South Campus University of Alberta Edmonton, Canada: Advisory Services Panel

SouthCampus_CanadaDate: October 16 – 23, 2009

Location: Edmonton, Canada

Sponsor: The University of Alberta, Alberta Energy, and Alberta Environment

Chair: Alex J. Rose

Subject Area: Regional Growth and Planning, Economic Growth and Development

Download Panel Report (1200 KB)

The Panel’s Assignment

The university is preparing plans for further development of the South Campus as an academic center in addition to its current use as an agricultural research station and the location of several large sports and physical education and recreation facilities, some of which are shared with the city of Edmonton and organized city groups. All of the sponsors are interested in the South Campus becoming a leading example of sustainable institutional and community development that can be a model for other Alberta institutions and communities. In addition, the university seeks detailed advice on the appropriateness and sufficiency of the current planning activities. In developing a model of sustainability for the South Campus, the university is looking for best practices, measures, and standards that are transferable to other communities and institutions in Alberta. The ULI panel has been asked to address the following questions:

  • Outline the rationales for and against developing a sustainable South Campus community that should guide the university in its planning and implementation, including the triple-bottom line and balanced-scorecard approaches. How would the University of Alberta and the university community benefit from a sustainable campus, and how would it address any risks that the university would face by moving away from conventional practices?
  • Define what a world-leading sustainable campus would look like in the northern climatic region. Describe the infrastructure, integrated energy system and building standards, technologies, and best practices that should be implemented.
  • Will the current draft Concept Plan and the current work program lead to the model sustainable campus the university desires? What, if any, additional work is required?
  • Are changes in design, construction, and operational practices required to ensure that sustainability is achieved and maintained for the life of the South Campus? Please describe them.
  • The University of Alberta is proposing to host a World Expo in 2017. The legacy of the Expo for the university will be South Campus infrastructure and buildings. What other alternative development funding models (e.g., P3) are available and appropriate to achieve the development of a model sustainable campus?
  • How can the South Campus be successfully integrated with and contribute to the vitality of the surrounding communities and activity areas without significantly affecting research and teaching activities?
  • What metrics and benchmarks should the university use to measure sustainability of the South Campus? How should the metrics evolve over time?
  • How can the South Campus energy system be sustainably integrated within Alberta’s competitive electricity and natural gas markets and industry structure?

For a team of economists, planners, designers, consultants, and developers, the level of challenge is increased by a temporal consideration. Panelists often think of planning and executing projects in terms of years or even multiple decades. Applying the panelists’ skills and experience to a plan and an environment that will span generations, if not into perpetuity, is a far more challenging task.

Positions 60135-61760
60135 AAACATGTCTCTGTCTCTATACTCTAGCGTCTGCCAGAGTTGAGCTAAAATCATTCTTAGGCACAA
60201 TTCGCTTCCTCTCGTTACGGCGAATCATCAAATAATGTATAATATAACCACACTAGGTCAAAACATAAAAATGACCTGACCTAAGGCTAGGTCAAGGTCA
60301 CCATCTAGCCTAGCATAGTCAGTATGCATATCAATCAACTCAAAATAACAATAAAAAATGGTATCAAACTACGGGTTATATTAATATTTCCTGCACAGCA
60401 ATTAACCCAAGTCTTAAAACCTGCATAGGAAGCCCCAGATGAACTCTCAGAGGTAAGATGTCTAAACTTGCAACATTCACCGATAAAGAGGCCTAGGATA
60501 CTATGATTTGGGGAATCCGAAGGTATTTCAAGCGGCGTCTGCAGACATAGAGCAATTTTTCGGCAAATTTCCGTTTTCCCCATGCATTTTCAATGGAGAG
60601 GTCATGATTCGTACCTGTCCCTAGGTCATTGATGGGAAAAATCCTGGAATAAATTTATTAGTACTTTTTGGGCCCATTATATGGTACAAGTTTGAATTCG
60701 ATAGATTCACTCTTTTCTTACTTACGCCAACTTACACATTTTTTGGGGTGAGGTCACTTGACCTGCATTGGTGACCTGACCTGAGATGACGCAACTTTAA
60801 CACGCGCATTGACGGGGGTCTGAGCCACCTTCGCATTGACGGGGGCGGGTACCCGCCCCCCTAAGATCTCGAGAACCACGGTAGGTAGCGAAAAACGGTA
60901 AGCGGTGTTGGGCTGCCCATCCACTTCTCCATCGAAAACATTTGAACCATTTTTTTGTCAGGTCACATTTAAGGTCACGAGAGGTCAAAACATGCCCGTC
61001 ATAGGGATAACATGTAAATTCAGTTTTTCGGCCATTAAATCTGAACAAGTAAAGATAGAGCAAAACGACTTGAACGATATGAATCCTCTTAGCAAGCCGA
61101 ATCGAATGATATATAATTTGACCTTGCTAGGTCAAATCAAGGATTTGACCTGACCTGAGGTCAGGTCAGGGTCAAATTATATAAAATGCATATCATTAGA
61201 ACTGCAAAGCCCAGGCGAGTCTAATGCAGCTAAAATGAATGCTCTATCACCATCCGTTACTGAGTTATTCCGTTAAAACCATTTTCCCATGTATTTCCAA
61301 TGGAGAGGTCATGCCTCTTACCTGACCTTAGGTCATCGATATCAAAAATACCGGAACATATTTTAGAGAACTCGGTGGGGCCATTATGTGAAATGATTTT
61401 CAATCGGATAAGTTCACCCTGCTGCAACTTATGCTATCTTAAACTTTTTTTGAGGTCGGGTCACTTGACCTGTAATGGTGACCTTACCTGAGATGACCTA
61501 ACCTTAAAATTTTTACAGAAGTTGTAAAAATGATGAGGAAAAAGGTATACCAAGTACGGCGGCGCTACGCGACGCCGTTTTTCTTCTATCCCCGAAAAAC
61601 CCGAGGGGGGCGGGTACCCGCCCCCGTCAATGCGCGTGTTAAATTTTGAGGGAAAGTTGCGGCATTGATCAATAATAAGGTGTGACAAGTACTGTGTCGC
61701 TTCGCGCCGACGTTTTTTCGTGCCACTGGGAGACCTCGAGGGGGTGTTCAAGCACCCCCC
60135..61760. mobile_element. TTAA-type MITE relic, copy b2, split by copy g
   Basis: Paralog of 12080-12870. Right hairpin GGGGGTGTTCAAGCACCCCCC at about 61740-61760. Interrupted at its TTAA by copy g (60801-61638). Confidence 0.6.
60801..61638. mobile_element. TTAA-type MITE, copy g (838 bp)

At the same time, the clarity of the vision of the university—daring to discover—and its commitment to execution—daring to deliver—coupled with the panel’s systematic way of looking at the challenge before it, have yielded a responsive set of findings and recommendations and, the panel believes, a roadmap for the way forward.

Summary of the Panel’s Observations

The panel had the following observations that acted to frame their recommendations and conclusions in this report:

  • The Edmonton market and economy present the university with an array of economic drivers that can and will significantly shape and facilitate execution of the university’s long-range plans.
  • The combination of the university’s agricultural and scientific research heritage, coupled with its unique landholdings, facilitates the implementation of a wide variety of sustainability measures.
  • Far more than just another Leadership in Energy and Environmental Design (LEED) building or an energy-efficient building system, the university’s culture of discovery, research, interdisciplinary academics, and partnering with government and industry provides the opportunity to take a global leadership role in creating significant sustainable measures—enhancing the entire University of Alberta campus environmentally, socially, and economically.
  • The university’s South Campus, West 240, and related holdings represent much more than just additional land for future university growth—both known and, at least today, somewhat immeasurable. A model of community, in the broadest sense of that word, is clearly within reach and, at the same time, is one that will emerge, evolve, and change over many decades and several generations to come.
  • These great opportunities—benefiting from the market, advancing sustainability, growing the influence and leadership of the university as well as its physical presence—must come as the result of a plan: not just a diagram of land use, but a comprehensive assessment of what the university is, what it wants to be, and how it plans to get there.

This is a long, thoughtful, detailed, collaborative, iterative process—again, the very characteristics of discovery and problem solving exhibited by the university every single day.


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